In Revelation 1:12–13, the apostle John experiences a vision of Jesus Christ standing amid seven candlesticks: “And I turned to see the voice that spake with me. And being turned, I saw seven golden candlesticks; And in the midst of the seven candlesticks one like unto the Son of man, clothed with a garment down to the foot, and girt about the paps with a golden girdle” (KJV). Most modern translations refer to the “seven candlesticks” as “seven golden lampstands.”
Jesus spoke to John in the vision and explained what the seven candlesticks were: “The mystery of the seven stars that you saw in my right hand and of the seven golden lampstands is this: The seven stars are the angels of the seven churches, and the seven lampstands are the seven churches” (Revelation 1:20).
The seven churches, represented by the seven candlesticks, were actual churches that existed at the time John experienced the vision. The churches were located in seven cities of western Asia Minor: in Ephesus, Smyrna, Pergamum, Thyatira, Sardis, Philadelphia, and Laodicea. In Revelation 2 — 3, Jesus Christ addresses a letter to each of these churches, a letter that included words of commendation, criticism, and consolation. This part of Revelation comprises the “what is now” section of Revelation (see Revelation 1:19).
Most scholars agree that the seven candlesticks carry a meaning beyond those seven Asiatic churches in John’s day, representing in some way the entire church of Jesus Christ. Because the number seven often represents wholeness or completion in Scripture, many conclude that the seven churches represent all churches, or the church universal. Still others see the seven individual churches as symbols of the local church.
Some commentators view these seven candlesticks as representatives of the church in every age. Others see them as predictive of the church in different stages throughout history, with the first, Ephesus, symbolic of the apostolic church and the last, Laodicea, symbolic of the present-day, postmodern church. Another interesting parallel points to the lampstands being made of gold, a metal that shines brilliantly. As such, the candlesticks could represent the churches not as they were then but as all of them ought to be.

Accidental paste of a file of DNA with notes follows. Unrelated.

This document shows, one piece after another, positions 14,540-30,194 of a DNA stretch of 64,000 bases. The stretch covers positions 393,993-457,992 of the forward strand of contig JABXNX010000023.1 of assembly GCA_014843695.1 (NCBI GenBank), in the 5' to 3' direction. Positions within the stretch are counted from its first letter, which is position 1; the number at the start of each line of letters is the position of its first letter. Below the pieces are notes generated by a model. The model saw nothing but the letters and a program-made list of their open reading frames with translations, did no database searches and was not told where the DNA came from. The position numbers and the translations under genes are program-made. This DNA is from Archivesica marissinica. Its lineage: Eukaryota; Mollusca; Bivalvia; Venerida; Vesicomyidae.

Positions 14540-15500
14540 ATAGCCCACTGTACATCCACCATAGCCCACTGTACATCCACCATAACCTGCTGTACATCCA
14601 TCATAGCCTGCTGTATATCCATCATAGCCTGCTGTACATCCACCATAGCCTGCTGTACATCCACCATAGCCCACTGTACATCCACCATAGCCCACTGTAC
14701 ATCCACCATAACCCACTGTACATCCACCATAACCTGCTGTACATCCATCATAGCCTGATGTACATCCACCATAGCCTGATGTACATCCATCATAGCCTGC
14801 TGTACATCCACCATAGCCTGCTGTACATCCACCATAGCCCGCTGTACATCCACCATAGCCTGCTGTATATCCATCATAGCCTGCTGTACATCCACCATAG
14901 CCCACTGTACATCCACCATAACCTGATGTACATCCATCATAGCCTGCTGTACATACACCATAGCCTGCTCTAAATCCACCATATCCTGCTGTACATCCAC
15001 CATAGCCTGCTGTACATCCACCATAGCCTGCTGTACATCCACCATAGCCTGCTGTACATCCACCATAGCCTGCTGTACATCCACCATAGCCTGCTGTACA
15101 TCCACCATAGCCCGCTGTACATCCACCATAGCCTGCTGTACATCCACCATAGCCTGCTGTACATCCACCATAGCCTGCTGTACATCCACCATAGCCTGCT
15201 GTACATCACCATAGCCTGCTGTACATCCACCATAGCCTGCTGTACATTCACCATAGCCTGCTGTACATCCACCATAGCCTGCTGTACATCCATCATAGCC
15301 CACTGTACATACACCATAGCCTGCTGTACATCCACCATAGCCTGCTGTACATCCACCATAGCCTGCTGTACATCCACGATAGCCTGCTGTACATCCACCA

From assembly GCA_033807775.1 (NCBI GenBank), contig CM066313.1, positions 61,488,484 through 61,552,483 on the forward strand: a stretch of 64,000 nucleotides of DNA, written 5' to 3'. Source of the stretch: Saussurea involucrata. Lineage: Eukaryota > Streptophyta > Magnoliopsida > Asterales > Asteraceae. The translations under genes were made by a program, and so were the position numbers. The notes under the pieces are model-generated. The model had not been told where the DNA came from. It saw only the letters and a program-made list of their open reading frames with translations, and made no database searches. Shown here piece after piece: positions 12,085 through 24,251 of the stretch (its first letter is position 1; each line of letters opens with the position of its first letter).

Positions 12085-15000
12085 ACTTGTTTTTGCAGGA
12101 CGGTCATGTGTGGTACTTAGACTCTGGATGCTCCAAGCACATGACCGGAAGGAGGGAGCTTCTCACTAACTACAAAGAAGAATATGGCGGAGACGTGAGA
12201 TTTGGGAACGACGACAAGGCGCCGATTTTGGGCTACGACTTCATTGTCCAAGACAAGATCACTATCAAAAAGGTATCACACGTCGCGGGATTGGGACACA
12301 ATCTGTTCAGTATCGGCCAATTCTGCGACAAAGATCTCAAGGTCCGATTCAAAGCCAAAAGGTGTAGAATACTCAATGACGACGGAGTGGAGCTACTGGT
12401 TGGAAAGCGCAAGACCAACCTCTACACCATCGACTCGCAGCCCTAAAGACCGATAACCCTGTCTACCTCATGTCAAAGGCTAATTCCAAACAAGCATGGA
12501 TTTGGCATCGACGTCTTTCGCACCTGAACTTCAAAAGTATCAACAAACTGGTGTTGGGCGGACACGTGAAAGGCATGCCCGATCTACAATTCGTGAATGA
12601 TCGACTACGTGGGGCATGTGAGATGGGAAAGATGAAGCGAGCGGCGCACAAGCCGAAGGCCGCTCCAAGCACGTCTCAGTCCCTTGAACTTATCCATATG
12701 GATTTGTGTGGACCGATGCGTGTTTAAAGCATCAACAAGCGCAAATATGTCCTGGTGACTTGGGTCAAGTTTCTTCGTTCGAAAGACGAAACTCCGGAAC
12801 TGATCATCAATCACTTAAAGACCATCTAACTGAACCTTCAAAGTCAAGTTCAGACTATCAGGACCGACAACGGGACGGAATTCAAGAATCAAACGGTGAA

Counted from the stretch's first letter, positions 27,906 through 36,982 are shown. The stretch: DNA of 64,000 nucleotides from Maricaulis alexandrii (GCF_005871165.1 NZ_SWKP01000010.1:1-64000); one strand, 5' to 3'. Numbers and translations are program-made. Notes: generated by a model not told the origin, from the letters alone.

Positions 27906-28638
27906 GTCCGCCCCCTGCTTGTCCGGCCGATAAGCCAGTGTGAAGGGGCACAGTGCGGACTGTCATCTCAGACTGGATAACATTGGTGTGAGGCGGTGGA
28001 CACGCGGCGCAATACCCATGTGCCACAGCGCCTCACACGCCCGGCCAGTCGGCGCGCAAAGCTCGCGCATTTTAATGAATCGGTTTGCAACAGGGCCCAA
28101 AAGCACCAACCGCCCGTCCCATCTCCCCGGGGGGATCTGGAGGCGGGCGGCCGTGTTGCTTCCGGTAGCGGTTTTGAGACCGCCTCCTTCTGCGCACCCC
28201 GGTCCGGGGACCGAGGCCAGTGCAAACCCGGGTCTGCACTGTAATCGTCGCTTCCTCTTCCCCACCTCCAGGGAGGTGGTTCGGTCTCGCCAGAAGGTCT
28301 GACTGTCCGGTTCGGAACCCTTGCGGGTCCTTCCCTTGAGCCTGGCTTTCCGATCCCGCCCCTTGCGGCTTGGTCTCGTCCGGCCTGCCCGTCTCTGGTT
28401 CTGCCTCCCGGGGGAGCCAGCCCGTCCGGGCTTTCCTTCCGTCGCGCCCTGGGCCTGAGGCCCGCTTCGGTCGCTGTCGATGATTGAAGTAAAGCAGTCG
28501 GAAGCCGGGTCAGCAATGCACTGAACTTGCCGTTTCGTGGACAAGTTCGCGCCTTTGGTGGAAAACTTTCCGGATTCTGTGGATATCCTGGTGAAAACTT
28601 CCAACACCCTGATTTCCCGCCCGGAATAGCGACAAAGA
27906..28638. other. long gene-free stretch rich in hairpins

As mentioned, these candlesticks were made of gold, the most precious and valuable of all metals. In this sense, the golden lampstands symbolize the preciousness of the church as God’s most valued possession (see John 3:16). The gold of the lampstands may also be symbolic of purity and holiness. The church is called to be an example of God’s holiness to the world (1 Peter 1:15–16).
And of course candlesticks are designed to bring light to dark places. God’s purpose for the church is to hold forth the light. Jesus said, “You are the light of the world. A town built on a hill cannot be hidden. Neither do people light a lamp and put it under a bowl. Instead they put it on its stand, and it gives light to everyone in the house. In the same way, let your light shine before others, that they may see your good deeds and glorify your Father in heaven” (Matthew 5:14–16). In Jesus’ letter to the church of Ephesus, a church that had left its first love, the Lord warns that they must repent or He will come to them and “remove your lampstand from its place” (Revelation 2:5). In other words, the church was in danger of losing its opportunity to testify of Christ in their community.
In John’s vision, Jesus Christ stands in the center of the seven candlesticks, in the midst of His people. Christ is always present with His church. A candlestick is not the light itself but the bearer of the light. Jesus is the light of the world (John 8:12), and, as candlesticks, the church’s mission is to hold that light up for the world to see: “So that you may become blameless and pure, children of God without fault in a crooked and depraved generation, in which you shine like stars in the universe as you hold out the word of life” (Philippians 2:15–16).